Former NFL star running back Bobby Mitchell said Russell “stood up for things that we needed to stand up for. During the years that Bill was playing, he was one of the few Black athletes that those of us in the sports [world] really looked up to. But we held on to the future just merely by watching and listening to the Bill Russells and the Jim Browns and those people who were outspoken.”
As good as he was, Russell was never a fan favorite in Boston, which preferred Bob Cousy, John Havlicek, Bill Sharman and Heinsohn, all shooters — and all white.
By 1966, at the height of his career, he had little good to say about Boston. “A poisoned atmosphere hangs over this city. It is an atmosphere of hatred, mistrust and ignorance.”
If Boston chose not to embrace Russell, part of the reason was that he was not very embraceable. He figured that his duty to the fans was to play the best he possibly could — period. He stubbornly refused to sign autographs, even when teammates requested them.
He came into the world as William Felton Russell on Feb. 12, 1934, in Monroe, La., the younger son of Charles, a janitor in a paper bag factory, and Katie Russell. Among his early childhood memories was one of a trip to an icehouse, where the attendant kept the family waiting while he served white customers. Irked, Russell’s father began to pull away.
“The attendant ran over to Dad’s window and said, ‘Don’t ever try to do that, boy, unless you want to get shot.’ He had a big gun. My dad picked up a tire iron and got out of the car and the redneck just turned and ran for his life, “ Russel recalled in his memoir “Go Up for Glory,” written with William McSweeny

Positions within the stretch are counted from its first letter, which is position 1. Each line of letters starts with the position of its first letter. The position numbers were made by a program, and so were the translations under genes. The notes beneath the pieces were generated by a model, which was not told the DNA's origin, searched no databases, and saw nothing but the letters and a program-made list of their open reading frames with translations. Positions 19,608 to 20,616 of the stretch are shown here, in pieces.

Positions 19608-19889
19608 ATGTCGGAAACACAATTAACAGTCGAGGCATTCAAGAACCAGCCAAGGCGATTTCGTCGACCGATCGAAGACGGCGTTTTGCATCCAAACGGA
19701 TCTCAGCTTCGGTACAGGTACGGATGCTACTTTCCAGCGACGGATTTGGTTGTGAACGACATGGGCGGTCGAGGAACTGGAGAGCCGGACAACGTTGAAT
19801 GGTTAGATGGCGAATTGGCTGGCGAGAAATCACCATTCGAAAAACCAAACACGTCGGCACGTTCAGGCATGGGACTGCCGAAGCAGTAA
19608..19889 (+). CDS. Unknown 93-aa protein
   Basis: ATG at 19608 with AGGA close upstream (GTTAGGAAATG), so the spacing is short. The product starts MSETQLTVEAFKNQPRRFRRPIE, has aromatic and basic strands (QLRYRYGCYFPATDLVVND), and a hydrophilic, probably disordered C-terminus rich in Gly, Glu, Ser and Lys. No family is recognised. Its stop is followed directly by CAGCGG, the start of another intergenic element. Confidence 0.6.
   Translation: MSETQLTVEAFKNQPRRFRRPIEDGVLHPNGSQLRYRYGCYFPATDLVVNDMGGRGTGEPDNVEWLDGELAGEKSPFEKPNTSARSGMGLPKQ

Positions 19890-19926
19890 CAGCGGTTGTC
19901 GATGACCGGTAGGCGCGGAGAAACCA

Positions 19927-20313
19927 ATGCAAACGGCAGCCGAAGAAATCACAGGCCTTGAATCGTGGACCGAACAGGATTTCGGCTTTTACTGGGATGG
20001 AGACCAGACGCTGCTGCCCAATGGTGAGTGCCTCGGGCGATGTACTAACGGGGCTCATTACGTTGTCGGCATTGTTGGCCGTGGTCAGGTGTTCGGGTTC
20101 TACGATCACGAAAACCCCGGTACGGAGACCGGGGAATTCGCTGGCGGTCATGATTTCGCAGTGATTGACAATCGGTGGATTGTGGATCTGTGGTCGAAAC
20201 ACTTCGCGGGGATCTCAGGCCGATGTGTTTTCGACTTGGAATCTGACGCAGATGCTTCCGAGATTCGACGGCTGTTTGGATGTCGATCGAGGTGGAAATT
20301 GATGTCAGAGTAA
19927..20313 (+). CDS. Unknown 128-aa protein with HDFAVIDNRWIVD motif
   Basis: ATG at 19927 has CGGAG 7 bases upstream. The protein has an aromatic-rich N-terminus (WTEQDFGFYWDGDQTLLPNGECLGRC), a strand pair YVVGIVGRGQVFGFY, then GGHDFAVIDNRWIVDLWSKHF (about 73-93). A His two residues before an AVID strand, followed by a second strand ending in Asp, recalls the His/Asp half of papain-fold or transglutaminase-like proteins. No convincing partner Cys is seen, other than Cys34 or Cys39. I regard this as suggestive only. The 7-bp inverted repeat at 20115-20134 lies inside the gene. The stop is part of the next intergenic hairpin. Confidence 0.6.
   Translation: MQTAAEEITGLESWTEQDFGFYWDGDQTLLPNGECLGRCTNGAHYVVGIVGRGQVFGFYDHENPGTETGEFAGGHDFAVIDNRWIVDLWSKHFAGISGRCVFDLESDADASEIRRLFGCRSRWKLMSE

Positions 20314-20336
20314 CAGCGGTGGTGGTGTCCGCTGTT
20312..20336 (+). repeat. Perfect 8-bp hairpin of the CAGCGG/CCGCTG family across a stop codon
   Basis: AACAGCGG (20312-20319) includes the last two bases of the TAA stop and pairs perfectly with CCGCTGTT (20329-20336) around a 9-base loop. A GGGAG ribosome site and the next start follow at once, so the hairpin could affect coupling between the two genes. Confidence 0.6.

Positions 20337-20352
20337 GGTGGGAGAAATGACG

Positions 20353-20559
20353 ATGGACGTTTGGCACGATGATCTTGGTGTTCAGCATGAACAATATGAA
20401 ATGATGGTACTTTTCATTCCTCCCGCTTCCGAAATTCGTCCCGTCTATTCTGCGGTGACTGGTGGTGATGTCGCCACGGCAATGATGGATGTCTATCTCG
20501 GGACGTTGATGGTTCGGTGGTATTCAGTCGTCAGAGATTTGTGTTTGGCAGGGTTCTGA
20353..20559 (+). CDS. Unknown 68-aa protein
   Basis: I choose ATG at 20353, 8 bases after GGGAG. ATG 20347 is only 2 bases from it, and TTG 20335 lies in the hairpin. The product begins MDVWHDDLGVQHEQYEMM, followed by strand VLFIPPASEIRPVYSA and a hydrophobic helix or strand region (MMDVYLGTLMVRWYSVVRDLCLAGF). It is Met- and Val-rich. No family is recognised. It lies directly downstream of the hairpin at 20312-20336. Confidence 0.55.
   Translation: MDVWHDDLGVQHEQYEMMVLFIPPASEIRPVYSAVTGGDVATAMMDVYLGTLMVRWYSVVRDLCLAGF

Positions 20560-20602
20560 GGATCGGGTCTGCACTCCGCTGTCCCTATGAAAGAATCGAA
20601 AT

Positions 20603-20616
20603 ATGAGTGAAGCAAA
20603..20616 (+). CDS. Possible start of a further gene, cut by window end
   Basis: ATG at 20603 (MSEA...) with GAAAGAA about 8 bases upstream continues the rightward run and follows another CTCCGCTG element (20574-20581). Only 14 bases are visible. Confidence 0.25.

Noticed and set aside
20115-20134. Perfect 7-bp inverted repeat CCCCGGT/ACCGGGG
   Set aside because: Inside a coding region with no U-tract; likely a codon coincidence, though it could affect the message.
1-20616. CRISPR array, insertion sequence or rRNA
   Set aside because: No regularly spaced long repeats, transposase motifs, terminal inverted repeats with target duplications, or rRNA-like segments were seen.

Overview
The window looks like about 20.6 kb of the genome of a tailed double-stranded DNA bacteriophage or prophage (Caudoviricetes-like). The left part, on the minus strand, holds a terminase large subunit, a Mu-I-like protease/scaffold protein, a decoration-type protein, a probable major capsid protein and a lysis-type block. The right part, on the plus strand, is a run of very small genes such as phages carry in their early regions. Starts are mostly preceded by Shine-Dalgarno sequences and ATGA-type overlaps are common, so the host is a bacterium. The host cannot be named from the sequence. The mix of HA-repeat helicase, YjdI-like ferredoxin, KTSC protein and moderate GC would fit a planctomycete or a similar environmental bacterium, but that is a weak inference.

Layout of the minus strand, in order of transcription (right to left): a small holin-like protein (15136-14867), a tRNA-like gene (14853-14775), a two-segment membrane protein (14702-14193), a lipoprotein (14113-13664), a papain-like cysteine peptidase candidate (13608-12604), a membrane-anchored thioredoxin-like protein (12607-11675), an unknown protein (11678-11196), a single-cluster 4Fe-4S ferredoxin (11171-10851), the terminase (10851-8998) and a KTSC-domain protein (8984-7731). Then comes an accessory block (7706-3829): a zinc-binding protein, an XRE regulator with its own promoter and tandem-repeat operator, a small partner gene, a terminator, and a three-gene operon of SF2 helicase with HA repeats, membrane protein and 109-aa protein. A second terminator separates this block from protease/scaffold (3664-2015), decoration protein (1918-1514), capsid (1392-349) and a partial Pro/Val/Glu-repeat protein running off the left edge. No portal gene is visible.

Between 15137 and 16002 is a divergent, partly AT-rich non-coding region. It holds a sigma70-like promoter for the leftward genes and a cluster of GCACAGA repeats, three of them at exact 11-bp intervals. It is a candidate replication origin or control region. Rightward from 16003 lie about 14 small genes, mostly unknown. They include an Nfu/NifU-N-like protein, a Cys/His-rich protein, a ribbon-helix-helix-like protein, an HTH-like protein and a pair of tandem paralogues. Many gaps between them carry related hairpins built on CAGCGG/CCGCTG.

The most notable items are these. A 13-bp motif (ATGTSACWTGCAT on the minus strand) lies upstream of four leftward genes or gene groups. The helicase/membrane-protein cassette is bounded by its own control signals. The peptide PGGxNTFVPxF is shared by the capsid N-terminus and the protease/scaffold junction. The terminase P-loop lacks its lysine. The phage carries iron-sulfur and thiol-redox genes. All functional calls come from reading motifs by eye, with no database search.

Later, hoping to better the family’s circumstances, Charles Russell moved to Oakland, where he eventually found work in a plant geared to World War II production. Life in California was an improvement, though not by much.
“I couldn’t even go downtown,” Russell recalled. “The cops would chase the Black kids away.”
There was family strife as well. Charles and Katie separated and when Katie died a few years later, Bill and older brother Charlie, although living with their father, essentially raised themselves.
Charlie was a pretty good basketball player, but Bill struggled. An awkward, gangling kid, he failed to make the team at Hoover Junior High School. At McClymonds High, he barely made the junior varsity, alternating with another player in wearing the team’s 15th uniform. As he grew and filled out, however, he gained poise on the court.